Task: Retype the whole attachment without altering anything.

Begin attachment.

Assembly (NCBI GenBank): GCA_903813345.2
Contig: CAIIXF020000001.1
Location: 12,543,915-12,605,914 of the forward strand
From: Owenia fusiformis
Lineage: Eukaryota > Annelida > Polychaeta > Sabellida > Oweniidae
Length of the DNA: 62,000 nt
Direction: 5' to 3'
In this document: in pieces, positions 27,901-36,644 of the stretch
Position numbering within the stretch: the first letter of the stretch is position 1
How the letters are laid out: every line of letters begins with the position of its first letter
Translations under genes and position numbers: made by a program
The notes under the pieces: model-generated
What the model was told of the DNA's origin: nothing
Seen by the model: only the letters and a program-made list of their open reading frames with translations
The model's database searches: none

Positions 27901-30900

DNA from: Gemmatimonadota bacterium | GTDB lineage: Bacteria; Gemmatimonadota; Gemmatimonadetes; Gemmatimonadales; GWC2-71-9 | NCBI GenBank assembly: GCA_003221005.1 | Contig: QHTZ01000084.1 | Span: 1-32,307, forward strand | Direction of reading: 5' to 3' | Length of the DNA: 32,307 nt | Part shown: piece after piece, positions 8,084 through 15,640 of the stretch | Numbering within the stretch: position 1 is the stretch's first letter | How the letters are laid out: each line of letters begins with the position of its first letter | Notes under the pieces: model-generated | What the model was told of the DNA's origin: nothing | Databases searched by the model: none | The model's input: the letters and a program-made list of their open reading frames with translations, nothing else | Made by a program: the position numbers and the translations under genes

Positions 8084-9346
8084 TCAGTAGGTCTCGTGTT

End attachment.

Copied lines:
Assembly (NCBI GenBank): GCA_903813345.2
Contig: CAIIXF020000001.1
Location: 12,543,915-12,605,914 of the forward strand
From: Owenia fusiformis
Lineage: Eukaryota > Annelida > Polychaeta > Sabellida > Oweniidae
Length of the DNA: 62,000 nt
Direction: 5' to 3'
In this document: in pieces, positions 27,901-36,644 of the stretch
Position numbering within the stretch: the first letter of the stretch is position 1
How the letters are laid out: every line of letters begins with the position of its first letter
Translations under genes and position numbers: made by a program
The notes under the pieces: model-generated
What the model was told of the DNA's origin: nothing
Seen by the model: only the letters and a program-made list of their open reading frames with translations
The model's database searches: none

Positions 27901-30900

DNA from: Gemmatimonadota bacterium | GTDB lineage: Bacteria; Gemmatimonadota; Gemmatimonadetes; Gemmatimonadales; GWC2-71-9 | NCBI GenBank assembly: GCA_003221005.1 | Contig: QHTZ01000084.1 | Span: 1-32,307, forward strand | Direction of reading: 5' to 3' | Length of the DNA: 32,307 nt | Part shown: piece after piece, positions 8,084 through 15,640 of the stretch | Numbering within the stretch: position 1 is the stretch's first letter | How the letters are laid out: each line of letters begins with the position of its first letter | Notes under the pieces: model-generated | What the model was told of the DNA's origin: nothing | Databases searched by the model: none | The model's input: the letters and a program-made list of their open reading frames with translations, nothing else | Made by a program: the position numbers and the translations under genes

Positions 8084-9346
8084 TCAGTAGGTCTCGTGTT